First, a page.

Tuesday, August 29, 2006

I Figured It Out

Dear blogger folk-support,

My profile is now back at the top of the page, no thanks to you. I went back to the post where it first happened and discovered what happened.

In Absolutly Useless Rant, I put in a web site for the NC Drivers' Handbook that extended into the margin. I took out that link, and all was restored.

Now, if I can figure out from your spare, assuming much of the blogger, instructions on how to put in links, I won't have to put the whole address in the body of the post.

Learning is good; frustrating your customers is not wise. Wise up!

BRB is Write (and back in business)
So Where Is My Profile?

If you have stumbled across this blog, you may wonder who is this journalist? You need to scroll all the way down to the last entry on this page, and Bingo! There I am.

Click on the profile, and whoa, there is something there. Previously it was empty, a void in the blogger universe. I was the mystery wrapped in an enigma. Pride of mystery and cloak of obscurity I was. (Backward speak I can.) But no more. The most you can learn about me I have revealed.

Actually, the real reason I added something to my profile was that I thought that if I updated the profile, the Profile and Archive titles might resume their rightful place at the TOP of the page. Never happened. Sigh. I am not a victim. I just don't know why it sank to the bottom, and how to get it back in place. (Does Blogger have a floation device?)

But I will move on. Labor Day is coming. I smell a blog. I think I'll compose it starting with a blues progression in the first few bars.

BRB is Write (and exposed)

Friday, August 25, 2006

Looking Back Looking Forward

This past year I've been using the power of the net, and my meager search skills to try to reach back to people I've known. These would be people who I liked, who had some positive influence on me, or were just fun folk. I've found a few. What is more, I have surprised the be-Jesus out of them by trying to contact them and actually reaching them. I'm not sure why I'm doing this; it must be some sort of self-inflicted therapy.

Some I knew in the army I located on my old unit's web site. (http://www.ov-1.com/73rd_SAC/first.html) I have e-mailed several of these old acquaintances, and have heard from none of them. Perhaps then, I was a bigger ass-hole than I remember. I correspond with one guy who was there at the same time, but we didn't know each other then. That's probably why he replied.

Several folk in Canada have responded favorably to my reaching back to them, and we have a sporadic exchange. One is, of course, The liberal, feminist, union organizer from The Great White North. Wise lady.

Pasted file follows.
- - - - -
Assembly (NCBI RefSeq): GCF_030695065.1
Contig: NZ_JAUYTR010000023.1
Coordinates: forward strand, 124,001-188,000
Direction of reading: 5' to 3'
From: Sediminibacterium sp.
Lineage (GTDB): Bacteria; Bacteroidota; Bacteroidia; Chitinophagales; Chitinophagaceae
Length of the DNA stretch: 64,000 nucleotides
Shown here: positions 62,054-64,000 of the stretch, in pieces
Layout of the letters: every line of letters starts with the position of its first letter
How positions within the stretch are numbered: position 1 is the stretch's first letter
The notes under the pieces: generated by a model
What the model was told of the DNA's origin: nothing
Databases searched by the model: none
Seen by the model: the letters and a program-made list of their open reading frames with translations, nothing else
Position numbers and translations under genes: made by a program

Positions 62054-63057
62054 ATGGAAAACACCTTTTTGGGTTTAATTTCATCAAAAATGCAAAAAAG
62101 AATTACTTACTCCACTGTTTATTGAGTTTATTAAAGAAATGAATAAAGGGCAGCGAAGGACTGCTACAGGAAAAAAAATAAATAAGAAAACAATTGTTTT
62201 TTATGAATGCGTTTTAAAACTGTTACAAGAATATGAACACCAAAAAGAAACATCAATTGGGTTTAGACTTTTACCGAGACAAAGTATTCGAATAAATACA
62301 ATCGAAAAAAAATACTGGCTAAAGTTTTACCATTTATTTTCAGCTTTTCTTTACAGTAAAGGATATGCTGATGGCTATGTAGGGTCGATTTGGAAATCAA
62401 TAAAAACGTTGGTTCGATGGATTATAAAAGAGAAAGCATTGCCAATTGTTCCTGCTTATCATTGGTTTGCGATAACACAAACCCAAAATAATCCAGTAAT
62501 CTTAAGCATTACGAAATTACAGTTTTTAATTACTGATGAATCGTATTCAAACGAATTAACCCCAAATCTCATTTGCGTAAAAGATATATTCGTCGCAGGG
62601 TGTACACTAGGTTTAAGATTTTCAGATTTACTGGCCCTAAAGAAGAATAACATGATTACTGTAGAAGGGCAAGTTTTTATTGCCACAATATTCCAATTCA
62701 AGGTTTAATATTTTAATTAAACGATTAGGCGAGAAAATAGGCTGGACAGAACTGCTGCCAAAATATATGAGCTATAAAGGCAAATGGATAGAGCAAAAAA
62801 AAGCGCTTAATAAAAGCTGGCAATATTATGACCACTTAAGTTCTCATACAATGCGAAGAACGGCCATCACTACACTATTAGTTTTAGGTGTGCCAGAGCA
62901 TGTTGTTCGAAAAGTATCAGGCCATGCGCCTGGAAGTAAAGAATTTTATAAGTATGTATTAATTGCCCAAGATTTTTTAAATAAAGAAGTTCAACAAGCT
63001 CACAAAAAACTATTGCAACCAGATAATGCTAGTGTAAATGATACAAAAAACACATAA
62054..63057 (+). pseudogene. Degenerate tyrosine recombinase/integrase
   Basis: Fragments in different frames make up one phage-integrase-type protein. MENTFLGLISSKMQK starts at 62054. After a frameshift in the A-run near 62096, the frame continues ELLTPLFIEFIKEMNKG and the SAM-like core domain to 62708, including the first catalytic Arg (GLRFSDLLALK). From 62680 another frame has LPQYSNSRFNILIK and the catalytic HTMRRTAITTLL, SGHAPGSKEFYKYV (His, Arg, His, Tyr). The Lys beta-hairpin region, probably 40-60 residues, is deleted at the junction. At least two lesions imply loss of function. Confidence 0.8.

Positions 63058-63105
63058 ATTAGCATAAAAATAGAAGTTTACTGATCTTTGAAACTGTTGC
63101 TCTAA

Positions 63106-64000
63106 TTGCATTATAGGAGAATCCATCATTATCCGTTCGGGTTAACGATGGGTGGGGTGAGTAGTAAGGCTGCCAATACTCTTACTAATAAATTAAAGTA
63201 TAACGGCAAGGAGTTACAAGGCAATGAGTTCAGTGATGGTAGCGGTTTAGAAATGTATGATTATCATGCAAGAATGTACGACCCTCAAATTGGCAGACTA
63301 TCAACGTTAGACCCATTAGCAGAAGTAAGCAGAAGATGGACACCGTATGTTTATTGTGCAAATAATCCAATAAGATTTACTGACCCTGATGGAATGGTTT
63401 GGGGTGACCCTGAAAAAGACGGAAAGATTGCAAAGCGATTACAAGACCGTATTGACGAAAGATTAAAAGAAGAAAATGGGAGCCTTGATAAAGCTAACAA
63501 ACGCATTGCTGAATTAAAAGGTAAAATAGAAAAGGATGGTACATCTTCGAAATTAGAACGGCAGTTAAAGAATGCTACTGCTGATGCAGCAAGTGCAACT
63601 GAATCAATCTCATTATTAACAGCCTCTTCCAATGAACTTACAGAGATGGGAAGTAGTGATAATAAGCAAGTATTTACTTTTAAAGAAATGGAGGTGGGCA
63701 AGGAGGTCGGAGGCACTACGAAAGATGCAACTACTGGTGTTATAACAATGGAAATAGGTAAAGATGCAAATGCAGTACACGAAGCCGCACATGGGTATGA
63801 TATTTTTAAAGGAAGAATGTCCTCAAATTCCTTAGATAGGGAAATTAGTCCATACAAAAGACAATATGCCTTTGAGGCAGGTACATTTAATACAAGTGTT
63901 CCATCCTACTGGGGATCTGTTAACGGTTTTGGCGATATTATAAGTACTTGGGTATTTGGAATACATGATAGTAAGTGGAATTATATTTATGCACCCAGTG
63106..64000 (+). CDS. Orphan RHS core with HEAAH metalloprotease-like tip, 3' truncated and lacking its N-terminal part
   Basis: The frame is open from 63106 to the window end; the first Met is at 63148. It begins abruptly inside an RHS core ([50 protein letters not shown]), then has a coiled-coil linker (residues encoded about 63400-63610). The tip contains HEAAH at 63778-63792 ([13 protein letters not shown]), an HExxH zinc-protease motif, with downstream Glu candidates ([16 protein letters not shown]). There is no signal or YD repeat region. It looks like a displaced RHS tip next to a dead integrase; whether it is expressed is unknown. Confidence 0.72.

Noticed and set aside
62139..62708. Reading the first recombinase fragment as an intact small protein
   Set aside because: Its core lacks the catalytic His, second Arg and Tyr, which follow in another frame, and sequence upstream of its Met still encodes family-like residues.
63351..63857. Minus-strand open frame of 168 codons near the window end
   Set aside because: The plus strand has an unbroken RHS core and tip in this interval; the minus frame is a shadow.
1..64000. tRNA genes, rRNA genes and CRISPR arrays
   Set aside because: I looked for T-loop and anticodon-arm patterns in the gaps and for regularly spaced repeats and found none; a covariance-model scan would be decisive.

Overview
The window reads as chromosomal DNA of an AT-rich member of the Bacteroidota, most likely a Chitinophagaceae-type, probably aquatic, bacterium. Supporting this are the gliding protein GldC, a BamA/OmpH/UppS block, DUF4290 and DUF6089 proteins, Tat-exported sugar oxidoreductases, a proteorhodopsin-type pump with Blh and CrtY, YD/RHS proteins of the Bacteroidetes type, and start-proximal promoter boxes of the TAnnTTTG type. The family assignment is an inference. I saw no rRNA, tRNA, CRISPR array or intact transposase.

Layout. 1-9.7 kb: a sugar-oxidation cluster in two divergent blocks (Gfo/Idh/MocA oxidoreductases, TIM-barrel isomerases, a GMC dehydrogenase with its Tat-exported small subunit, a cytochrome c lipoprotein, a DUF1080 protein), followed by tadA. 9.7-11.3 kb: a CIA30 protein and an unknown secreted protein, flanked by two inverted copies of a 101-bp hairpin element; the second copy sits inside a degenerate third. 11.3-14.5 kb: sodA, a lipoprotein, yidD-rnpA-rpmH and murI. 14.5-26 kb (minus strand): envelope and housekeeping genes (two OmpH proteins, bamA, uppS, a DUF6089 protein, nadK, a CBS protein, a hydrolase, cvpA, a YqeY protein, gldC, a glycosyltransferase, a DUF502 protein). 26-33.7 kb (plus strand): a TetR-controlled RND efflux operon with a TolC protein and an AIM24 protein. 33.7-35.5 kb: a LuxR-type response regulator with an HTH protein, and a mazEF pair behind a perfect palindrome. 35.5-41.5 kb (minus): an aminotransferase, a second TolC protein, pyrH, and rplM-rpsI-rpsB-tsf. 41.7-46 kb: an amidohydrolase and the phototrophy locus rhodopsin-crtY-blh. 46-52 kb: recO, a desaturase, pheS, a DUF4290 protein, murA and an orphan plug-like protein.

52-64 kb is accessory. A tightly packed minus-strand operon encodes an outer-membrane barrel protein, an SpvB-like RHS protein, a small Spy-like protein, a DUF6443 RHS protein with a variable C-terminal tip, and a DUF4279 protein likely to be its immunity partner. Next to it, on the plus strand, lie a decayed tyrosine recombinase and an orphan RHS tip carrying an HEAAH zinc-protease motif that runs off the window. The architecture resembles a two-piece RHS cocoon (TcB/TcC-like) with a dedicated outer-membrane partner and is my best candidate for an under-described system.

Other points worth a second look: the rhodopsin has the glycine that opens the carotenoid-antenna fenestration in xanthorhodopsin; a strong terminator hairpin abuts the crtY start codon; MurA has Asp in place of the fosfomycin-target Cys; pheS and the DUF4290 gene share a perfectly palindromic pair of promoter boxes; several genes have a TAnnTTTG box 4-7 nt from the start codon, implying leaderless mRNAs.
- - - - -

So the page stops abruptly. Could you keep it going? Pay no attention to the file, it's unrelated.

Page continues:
The only undergraduate professor whose name I remember, I found. Sent him an e-mail. He responded by saying how glad he was to hear from a former student from so long ago. I offered to go to the West coast to meet him, and he asked me how many of his books I've read. Never heard from him again. Oh well.

Looking forward is a lot harder. Everything on the net is either current or history. I can't find any help there. Looking forward is hard. PDB has said that I have no dreams. How can a son be so wise? Actually I do have some dreams, but most are really short-term.

I want to visit my Mom. I want to see my first grandchild. I want to see PDB get store #2,#3,etc. I want to see mathman succeed. I want to see us to never retire. I want a job.

Are these wants or dreams? Are these means to reaching dreams? Sometimes I cannot tell the difference. I have spent a lot of time looking back. Perhaps I need to do that to find out what my dreams could be?

I have had dreams in the past: Marrying Ms CPB, raising a family, being an English professor, being a Moravian minister, always providing for our family whether it meant raising vegetables and pigs to earning money. Looking back, I have no regrets. Dreams that didn't happen are ok, and those that came true, were better than I ever expected. I guess that's a bonus.

But what about now? Dreams or means to dreams. I was never a career person. I wanted to be, or I thought I wanted to have a life career. But I had to try many things; I had to see what was down this or that road; what is past that forest I can see in the distance. I have not lost that desire. What I have lost is the ability to get out of familiar ruts.

I think I can find it again.

That is why BRB is Left Right Left

Tuesday, August 22, 2006